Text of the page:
Federal agents arrested two more Capitol Hill rioters whose images had gone viral, of one carrying off the House speaker's lectern and another who wore horns and a fur pelt, while a top Democratic lawmaker called on mobile carriers to preserve social media content related to the carnage.
Dozens of people have been charged following the storming of the Capitol on Wednesday, with the FBI asking the public to help identify participants, given the proliferation of images of the riots on the internet. Five people have died, including a police officer.
Jacob Anthony Chansley, who featured prominently on social media wearing horns, a fur pelt, face paint and brandishing a spear adorned with the U.S. flag, turned himself in to police, the Department of Justice said.
Chansley, also known as Jake Angeli, called the FBI's Washington office on Thursday and later told agents "he came as part of a group effort with other 'patriots' from Arizona, at the request of the President that all 'patriots' come to D.C. on Jan. 6," the DOJ said in a release.
Federal agents also arrested Adam Christian Johnson, whose photo as he smiled and waved as he carried off House of Representatives Speaker Nancy Pelosi's lectern also went viral. Johnson, of Parrish, Florida, also streamed live video on Facebook of himself as he walked the halls of the Capitol, according to the Tampa Bay Times.
The video has been removed from online platforms and all of Johnson's pages have been taken down.
On Saturday Senator Mark Warner, a Democrat who is the incoming chairman of the Senate Intelligence Committee, wrote to the chief executives of 11 mobile carriers and social media companies, urging them to preserve content and associated meta-data connected to the riot, which erupted as lawmakers gathered to certify the election of Democratic President-elect Joe Biden.
In his letters, Warner emphasized how the rioters took time to document the event and share it through social media and text messages "to celebrate their disdain for our democratic process."
Before his arrest, NBC network reported, Chansley gloated about how the crowd infiltrated the Capitol, forcing lawmakers to flee.
"The fact that we had a bunch of traitors in office, hunkered down, put on gas masks and retreat to their underground bunker, I consider that a win," he said to NBC News.
Chansley faces several federal charges including violent entry and disorderly conduct on Capitol grounds.
Media reports said Chansley had often been seen at rallies supporting Trump. Efforts by Reuters on Saturday to reach his relatives were unsuccessful, as were attempts to contact Johnson's family.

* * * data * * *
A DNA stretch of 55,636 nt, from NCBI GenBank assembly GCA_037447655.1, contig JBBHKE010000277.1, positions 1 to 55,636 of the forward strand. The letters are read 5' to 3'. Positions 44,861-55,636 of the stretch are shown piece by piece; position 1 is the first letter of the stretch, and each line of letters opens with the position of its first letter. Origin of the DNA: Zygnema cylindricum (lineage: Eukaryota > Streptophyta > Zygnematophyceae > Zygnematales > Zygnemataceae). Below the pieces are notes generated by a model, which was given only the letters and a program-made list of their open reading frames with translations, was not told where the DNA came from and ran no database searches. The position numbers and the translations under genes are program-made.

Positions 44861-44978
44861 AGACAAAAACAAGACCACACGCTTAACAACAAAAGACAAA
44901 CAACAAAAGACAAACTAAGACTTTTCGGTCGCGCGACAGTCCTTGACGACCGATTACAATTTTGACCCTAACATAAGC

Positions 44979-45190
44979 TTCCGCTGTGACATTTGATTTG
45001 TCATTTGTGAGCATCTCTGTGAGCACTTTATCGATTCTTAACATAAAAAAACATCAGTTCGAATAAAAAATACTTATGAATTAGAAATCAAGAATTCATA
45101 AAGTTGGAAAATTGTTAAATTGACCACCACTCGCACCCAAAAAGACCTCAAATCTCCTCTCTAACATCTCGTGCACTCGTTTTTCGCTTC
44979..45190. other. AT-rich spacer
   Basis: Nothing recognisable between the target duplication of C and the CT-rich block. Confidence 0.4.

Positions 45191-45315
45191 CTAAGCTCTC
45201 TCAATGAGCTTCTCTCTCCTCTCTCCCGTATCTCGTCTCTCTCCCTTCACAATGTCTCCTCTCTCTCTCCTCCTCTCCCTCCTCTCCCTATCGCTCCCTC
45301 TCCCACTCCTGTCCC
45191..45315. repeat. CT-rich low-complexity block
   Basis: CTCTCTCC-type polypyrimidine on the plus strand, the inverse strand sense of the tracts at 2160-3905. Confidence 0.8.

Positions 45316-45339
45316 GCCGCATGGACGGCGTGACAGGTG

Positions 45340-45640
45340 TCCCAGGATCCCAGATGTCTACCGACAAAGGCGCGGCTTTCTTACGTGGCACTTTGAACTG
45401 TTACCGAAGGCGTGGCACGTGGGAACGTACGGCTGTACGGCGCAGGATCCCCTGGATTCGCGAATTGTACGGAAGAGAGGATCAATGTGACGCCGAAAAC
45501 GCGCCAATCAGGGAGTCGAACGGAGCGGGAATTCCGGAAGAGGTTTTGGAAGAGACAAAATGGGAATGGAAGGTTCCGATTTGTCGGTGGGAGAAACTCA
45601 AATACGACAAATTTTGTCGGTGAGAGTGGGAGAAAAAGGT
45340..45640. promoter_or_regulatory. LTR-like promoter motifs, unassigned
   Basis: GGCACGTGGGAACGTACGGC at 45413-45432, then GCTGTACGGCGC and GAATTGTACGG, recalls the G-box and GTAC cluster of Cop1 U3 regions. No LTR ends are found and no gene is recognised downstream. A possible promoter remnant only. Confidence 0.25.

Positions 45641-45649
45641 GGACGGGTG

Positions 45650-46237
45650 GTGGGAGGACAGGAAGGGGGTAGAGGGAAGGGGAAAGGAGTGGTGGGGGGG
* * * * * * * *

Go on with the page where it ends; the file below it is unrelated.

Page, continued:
It was unclear where Chansley was being held Saturday, or whether he or Johnson had legal representation.
Johnson, who has a first appearance in federal court on Monday, is being charged out of Washington.
One man who was arrested in connection with the events at the Capitol and threats to lawmakers told FBI agents he arrived in Washington on Thursday, a day late for the rally, after being delayed en route in Ohio, federal court documents showed.
Cleveland Meredith was found with a Tavor X95 assault rifle, a Glock pistol, and hundreds of rounds of ammunition, and was detained in connection with making threats to Pelosi after an FBI agent read Jan. 7 text messages in which Meredith talked about "putting a bullet in her noggin on Live TV" and running her over with his truck, according to a criminal complaint.
At least a dozen other people were facing criminal charges in U.S. District Court for the District of Columbia in connection to the riot, and at least another 40 people faced lesser charges in the District of Columbia Superior Court, a local venue. Many of them were arraigned on Thursday and released, with an order from the judge not to return to Washington unless for court appearances or meetings with their attorneys.
They included Richard Barnett, the Gravette, Arkansas, man who was photographed sitting at a desk in Pelosi's office, his feet up on the furniture.
Nicholas Ochs, self-professed leader of the Hawaii chapter of the far-right Proud Boys group and who made a failed bid for a seat in the Hawaii House of Representatives in November, was arrested on his return to Honolulu and charged with unlawful entry into restricted buildings or grounds, federal prosecutors said in a statement. It was not immediately clear whether he had a lawyer.
Among those arrested Friday for participating in the riot was West Virginia House of Delegates member Derrick Evans, who announced his resignation on Saturday in a one-line statement.
Evans, who had just been elected in November and on his campaign website had promoted himself as "a Pro Trump conservative who will always stand up, speak out, and Fight For Christian Values," live-streamed himself entering the Capitol on Wednesday, and was recorded saying, "We're in, we're in! Derrick Evans is in the Capitol," the Justice Department said in a release.
The FBI and the Washington police department's homicide unit are jointly investigating the death of Capitol Police Officer Brian Sicknick, who was injured while defending the Capitol. Sicknick had just been sworn in with the U.S. Capitol Police Department, fulfilling a lifelong dream.
Steven D'Antuono, the FBI Washington Field Office's assistant director in charge, said on Friday that rioters who had since returned home were not safe from arrest.
"Just because you've left the D.C. region, you can still expect a knock on the door if we find out you were part of the criminal activity at the Capitol," D'Antuono said.